Despite recent declines, China remains the number one destination for Australia’s premium wines.
Total wine exports to China declined by 16 percent to 37 million litres last year, according to a recent report released by Wine Australia.
But the average value of exports increased by 10 percent to A$6.05 a litre during the same period.
The volume decline was due to a 59 percent decline in bulk wine exports to 3 million litres and, to a lesser extent, a 7 percent decline in bottled exports to 33 million litres.
This was the first decline in bottled exports to China since 2000 but was not unexpected due to the introduction of austerity measures on Government bodies in late 2012.
China's new leadership has introduced new anti-corruption measures, which has had an impact on the sale of Western luxury goods – including wine.
Previously, it was not uncommon for government officials to receive lavish gifts from company representatives in return for “favoured” treatment. France is another country to feel the brunt of China’s new policies.
Bordeaux sales fall
Sales of Bordeaux wines have fallen 1.4 per cent, with exports dropping by six per cent as Chinese drinkers cut their purchases by nearly a fifth, winemakers say.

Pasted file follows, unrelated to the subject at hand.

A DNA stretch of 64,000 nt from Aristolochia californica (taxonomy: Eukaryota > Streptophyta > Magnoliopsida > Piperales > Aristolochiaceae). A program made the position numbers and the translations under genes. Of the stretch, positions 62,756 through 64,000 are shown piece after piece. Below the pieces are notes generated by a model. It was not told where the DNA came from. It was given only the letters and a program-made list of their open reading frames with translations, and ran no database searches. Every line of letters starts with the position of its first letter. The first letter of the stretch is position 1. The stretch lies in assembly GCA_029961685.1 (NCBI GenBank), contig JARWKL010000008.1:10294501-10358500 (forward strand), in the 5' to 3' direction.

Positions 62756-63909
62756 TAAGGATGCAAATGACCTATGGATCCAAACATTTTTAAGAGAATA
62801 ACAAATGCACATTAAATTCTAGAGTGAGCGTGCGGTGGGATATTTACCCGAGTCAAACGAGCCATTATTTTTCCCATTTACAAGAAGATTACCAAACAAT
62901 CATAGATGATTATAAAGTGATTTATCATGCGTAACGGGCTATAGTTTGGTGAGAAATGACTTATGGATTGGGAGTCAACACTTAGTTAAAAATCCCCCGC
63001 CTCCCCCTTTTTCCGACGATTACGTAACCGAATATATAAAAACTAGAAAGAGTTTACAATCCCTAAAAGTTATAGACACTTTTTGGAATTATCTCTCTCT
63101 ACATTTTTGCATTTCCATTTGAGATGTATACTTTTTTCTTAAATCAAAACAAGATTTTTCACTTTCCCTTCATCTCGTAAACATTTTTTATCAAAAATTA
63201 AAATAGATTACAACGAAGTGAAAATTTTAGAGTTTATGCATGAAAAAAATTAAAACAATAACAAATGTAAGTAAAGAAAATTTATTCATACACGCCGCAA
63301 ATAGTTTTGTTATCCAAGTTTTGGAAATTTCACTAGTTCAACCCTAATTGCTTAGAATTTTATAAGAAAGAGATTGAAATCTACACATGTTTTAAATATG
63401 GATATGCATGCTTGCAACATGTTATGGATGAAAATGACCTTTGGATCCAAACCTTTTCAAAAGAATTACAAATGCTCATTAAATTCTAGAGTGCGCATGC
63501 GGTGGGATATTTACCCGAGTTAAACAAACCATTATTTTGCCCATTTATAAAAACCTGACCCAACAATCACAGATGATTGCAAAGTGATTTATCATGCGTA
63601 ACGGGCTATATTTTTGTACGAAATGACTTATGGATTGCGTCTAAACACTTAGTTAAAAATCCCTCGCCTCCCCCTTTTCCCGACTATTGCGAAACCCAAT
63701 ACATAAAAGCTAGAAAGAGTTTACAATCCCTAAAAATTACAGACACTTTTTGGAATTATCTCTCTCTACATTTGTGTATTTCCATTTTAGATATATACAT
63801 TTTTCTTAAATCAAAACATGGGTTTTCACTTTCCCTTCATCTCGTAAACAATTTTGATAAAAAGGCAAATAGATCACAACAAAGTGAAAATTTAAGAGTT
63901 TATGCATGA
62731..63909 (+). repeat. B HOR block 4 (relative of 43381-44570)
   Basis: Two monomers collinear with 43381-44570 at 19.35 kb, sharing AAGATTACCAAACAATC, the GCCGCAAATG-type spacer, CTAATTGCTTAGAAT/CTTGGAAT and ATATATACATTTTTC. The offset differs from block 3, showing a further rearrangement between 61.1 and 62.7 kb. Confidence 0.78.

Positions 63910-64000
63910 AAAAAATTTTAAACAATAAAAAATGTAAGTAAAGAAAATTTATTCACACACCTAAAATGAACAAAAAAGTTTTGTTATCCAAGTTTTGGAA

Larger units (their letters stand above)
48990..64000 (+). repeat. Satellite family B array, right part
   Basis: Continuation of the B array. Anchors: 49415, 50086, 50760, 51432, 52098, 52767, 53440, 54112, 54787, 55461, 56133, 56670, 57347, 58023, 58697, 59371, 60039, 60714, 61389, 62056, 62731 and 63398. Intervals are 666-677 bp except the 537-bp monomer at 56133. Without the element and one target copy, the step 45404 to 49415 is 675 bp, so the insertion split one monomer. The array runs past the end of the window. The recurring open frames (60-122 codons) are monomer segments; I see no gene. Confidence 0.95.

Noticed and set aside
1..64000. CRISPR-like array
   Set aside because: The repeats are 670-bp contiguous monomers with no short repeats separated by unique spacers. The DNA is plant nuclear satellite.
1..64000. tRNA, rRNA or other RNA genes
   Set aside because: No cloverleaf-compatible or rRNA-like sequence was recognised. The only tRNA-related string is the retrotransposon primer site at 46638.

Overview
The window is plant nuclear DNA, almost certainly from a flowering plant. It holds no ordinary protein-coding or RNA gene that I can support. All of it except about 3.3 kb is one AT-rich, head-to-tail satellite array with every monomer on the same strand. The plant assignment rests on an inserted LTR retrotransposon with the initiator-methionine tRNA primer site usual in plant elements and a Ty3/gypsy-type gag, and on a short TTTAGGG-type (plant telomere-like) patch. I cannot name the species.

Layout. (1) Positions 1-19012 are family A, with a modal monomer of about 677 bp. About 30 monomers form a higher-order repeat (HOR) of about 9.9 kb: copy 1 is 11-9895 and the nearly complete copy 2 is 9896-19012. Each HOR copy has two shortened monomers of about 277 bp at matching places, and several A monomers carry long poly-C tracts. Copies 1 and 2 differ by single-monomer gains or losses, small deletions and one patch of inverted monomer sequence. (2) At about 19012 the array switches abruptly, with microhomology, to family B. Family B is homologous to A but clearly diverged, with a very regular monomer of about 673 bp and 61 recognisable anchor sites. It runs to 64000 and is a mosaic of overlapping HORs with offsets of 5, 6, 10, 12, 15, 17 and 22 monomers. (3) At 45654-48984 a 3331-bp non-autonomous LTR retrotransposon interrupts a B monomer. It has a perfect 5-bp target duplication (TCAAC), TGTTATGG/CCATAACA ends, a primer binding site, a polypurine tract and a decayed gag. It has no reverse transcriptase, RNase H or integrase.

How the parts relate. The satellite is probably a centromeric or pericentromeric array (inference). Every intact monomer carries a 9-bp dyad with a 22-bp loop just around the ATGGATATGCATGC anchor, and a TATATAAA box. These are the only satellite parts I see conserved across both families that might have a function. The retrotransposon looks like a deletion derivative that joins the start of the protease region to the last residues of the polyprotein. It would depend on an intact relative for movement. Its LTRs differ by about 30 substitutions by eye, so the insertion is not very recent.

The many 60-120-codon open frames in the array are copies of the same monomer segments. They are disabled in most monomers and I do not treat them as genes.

While last year the volume of wine from the southwestern French region sold edged up 0.3 per cent to 557 million litres, or 742 million bottles, by value it slipped 1.4 per cent to 4.24 billion euros ($A6.61 billion), the CIVB association of Bordeaux winemakers said recently.
Exports fell two per cent by volume to 213 million litres, and by six per cent in value to 2.14 billion euros.
CIVB president Bernard Farges blamed the slump in exports on "the slowdown in China which has had exponential growth since 2005."
Sales in China fell 16 per cent by volume and 18 per cent by value, a drop of about 60 million euros. China and Hong Kong together account a quarter of Bordeaux's exports.
Best performing market
But Australia’s position in China remains strong despite the recent slowdown.
Australia accounts for 16 percent of the value and 13 percent of the volume of bottled imports, ranking us second behind France. Australia’s average value of bottled imports is also the highest among the top ten importing countries.
Hong Kong was the best performing market during the year (up A$12.7 million to A$77 million), which managed to record strong growth despite the downturn in exports to the mainland China. The austerity measures do not apply to Hong Kong.
The next best performing markets were New Zealand (up $4.45 million to $70 million), Italy (up $4.4 million to $5.3 million), Russia (up $4.4 million to $9.6 million) and the United Arab Emirates (up $1.7 million to $13.6 million) rounded out the top five performing markets by value. There were no other markets that recorded more than A$1 million in growth.